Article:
mediators for students in grades three through five. The coordinator of the program was a

counselor, and prior to beginning the program, all staff observed the types of conflicts that

students engaged in as preparation. After receiving a grant that would fund both teacher

and student training, the program began with the first year settling all 60 disputes received

and the second year settling 37 out of 40 disputes. (Lupton-Smith & Carruthers, 1996)

       Aside from the obvious benefits that the conflicts were resolved and those involved

were satisfied, other benefits were recorded. Students were reported to have increased in

confidence, self-esteem and self-efficacy due to the ability to resolve their own issues.

And monitoring the students for conflict helped identify those students with other behavior

problems that may otherwise been overlooked. School administrators report that they

"believe school climate improved as a result" (Lupton-Smith & Carruthers, 1996 pg 9) of

the mediation program. The disadvantage is the time required to participate in the ongoing

training needed to keep the program going. While the amount of time required to maintain

the program is much less than the first year it began, it still requires ongoing instruction

for the staff and students from the court mediation consultants. (Lupton-Smith &

Carruthers, 1996)

       A research study conducted at an elementary school introducing a peer mediation

program specifically designed to foster school safety, reseachers found that over the five

year period of the program (begun in 2002) the program not only reduced school

suspensions, but also demonstrated a marked reduction in violent behavior. (Cantrell,

Parks-Savage & Rehfuss, 2007) This was one of the few studies which were conducted on

a continuing program with this length of time.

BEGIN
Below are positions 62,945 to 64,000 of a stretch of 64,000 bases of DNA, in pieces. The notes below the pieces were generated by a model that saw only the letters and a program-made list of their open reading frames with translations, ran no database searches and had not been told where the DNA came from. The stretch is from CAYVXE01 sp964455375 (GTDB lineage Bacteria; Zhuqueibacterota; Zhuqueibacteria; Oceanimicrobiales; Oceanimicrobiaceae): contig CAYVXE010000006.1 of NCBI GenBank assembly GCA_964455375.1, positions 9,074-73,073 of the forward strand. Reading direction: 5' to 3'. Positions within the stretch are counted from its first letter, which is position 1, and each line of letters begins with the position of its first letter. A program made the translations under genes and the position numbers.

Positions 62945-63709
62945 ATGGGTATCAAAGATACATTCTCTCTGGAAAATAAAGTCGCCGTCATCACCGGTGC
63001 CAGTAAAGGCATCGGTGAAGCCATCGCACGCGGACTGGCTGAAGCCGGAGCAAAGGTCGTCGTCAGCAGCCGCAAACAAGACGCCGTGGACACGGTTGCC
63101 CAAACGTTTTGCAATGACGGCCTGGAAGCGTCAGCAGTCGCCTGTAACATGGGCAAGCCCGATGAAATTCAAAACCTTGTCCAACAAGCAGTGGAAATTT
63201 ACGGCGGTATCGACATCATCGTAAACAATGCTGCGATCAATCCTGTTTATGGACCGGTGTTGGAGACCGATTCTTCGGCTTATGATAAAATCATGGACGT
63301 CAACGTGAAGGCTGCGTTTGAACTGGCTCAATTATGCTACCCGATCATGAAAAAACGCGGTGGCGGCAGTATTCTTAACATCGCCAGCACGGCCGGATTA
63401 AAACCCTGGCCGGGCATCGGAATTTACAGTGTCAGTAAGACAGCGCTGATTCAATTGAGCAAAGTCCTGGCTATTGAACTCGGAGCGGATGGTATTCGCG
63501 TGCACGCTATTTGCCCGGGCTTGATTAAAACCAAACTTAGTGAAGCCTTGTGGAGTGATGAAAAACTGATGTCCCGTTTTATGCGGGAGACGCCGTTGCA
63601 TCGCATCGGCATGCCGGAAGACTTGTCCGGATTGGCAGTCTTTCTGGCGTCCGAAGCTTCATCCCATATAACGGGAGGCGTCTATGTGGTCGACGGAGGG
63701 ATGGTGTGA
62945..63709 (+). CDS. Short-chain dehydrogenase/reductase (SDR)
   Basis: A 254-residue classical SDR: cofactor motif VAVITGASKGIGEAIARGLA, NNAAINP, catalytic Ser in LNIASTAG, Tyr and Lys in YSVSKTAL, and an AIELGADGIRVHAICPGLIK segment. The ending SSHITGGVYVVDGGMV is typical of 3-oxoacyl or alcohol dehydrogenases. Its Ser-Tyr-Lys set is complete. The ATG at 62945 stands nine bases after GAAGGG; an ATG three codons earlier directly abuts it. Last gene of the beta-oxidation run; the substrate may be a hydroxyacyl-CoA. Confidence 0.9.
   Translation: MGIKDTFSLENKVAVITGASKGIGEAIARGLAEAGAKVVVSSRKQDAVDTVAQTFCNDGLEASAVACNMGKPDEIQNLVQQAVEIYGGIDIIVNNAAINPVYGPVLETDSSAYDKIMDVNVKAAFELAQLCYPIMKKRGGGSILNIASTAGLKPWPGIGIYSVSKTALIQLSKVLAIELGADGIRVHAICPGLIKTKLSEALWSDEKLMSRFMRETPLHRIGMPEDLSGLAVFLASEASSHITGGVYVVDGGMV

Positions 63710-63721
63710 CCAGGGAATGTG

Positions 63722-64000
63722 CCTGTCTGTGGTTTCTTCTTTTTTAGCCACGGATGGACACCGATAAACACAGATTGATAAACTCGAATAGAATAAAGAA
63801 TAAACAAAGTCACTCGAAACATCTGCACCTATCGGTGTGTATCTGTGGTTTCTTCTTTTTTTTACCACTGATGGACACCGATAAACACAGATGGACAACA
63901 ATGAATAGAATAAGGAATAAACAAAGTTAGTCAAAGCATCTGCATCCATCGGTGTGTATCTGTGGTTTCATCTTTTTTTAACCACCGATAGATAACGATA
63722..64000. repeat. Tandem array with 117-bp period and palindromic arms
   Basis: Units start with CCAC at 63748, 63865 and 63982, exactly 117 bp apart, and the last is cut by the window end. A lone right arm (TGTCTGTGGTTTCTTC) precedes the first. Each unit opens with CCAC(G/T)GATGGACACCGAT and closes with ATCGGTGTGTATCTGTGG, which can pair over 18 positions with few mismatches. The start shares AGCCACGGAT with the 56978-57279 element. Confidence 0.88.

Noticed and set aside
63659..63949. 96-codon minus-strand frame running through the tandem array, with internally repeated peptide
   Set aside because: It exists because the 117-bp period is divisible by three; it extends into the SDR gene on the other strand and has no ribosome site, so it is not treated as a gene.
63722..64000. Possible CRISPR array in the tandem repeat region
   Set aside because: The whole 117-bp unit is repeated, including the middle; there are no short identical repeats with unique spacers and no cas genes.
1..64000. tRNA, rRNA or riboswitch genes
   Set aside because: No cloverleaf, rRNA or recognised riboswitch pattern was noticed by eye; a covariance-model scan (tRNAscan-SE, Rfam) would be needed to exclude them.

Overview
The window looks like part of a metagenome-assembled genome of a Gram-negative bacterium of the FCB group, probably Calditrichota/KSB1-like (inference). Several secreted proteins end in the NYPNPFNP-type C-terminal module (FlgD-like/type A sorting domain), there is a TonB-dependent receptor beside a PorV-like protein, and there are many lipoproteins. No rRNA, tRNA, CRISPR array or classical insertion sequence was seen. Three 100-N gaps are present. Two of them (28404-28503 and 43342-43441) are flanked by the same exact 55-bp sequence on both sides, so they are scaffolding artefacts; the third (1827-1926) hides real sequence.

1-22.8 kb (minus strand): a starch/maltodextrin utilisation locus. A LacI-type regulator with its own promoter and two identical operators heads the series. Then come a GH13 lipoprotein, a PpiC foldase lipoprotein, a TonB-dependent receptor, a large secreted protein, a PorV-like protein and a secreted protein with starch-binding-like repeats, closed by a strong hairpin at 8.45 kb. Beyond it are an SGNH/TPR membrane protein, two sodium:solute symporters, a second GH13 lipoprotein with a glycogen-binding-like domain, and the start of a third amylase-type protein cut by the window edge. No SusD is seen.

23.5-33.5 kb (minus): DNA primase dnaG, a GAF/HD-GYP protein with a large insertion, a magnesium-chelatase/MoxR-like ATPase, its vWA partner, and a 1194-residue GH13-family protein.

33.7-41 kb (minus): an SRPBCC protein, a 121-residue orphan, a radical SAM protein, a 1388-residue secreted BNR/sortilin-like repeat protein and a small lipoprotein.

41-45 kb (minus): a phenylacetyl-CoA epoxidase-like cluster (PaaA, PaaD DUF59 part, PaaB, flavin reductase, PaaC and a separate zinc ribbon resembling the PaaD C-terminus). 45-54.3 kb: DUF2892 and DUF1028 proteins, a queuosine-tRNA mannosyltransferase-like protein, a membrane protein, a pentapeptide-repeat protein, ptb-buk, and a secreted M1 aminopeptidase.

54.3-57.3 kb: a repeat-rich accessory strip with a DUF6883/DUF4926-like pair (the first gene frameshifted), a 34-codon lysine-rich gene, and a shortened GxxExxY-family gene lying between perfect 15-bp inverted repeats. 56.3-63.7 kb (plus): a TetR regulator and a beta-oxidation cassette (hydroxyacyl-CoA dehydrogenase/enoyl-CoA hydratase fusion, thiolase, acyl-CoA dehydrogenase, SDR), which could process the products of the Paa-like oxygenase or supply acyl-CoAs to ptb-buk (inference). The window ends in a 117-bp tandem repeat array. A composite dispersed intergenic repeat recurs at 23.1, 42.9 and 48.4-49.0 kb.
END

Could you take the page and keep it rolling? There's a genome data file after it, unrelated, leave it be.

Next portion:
Johnson and Johnson (2001) conducted a study in an inner city midwestern

elementary school in order to study the types of conflicts that elementary students cannot

resolve themselves, to determine how mediation skills work with young children and to

understand if there are gender differences in types of conflict. The model being used in the

school was the whole school model and over the course of a year nearly five hundred

conflicts were recorded at the school. The majority of the conflicts were at the third and

fourth grade level with 46% among girls solely. A large number of cases referred to

mediation (91%) involved physical fights or verbal abuse and students were referred to

mediation. All of the cases referred to mediated were successful. The researcher notes that

the school has frequent occurences of violence and "2% of the students accounted for one

fourth of the mediated conflicts." (Johnson & Johnson, 2001 pg. 177) The researcher did

conclude that boys were more likely to be physically violent, and the episodes increase as

students age. Bell et all (2000) noted that some of the changes noticed in peer mediation

program can be attributed to the natural process of maturation, as student mature their

behavior changes.

       Cremin (2002) the effectiveness of peer mediation programs in three Alabama

elementary schools who had received training from an outside consulting services. The

program included the use of tokens and rewards for displaying positive behavior which

could have had an impact on increasing positive behavior aside from any peer mediation

training.. In one school, the staff and student all participated, received training and noticed

a reduction in bullying behavior. In the other two schools, even though the students had

been trained, no official program was initiated. Teachers did not fully support the

program and there was no reduction in agressive behavior, instead some of the incidents of

bullying reported were ignored or excuses according to the researcher. Cremin (2002)

cites the difference in the school outcome was a result of teacher and school support in

fully implementing the program.

       Bell et all (2000) studied a rural school in Western Tennessee serving grades first

through eight. Participants were from an area with an average annual income of just over

ten thousand dollars, and students in grades six through eight were chosen to serve as

mediators. Teachers noted that classroom disruptions diminished, agressive behavior

lessend as the program continued during the first year and suspensions decreased twenty

percent (74% down to 54%) (Bell et all, 2000 pg. 512).

       The research from Bell et al (2000) was an important contribution to this paper

because of the rural area and the low socio-economic status of the participants. The large

discipline issues reported prior to the program and the subsequent reduction showed the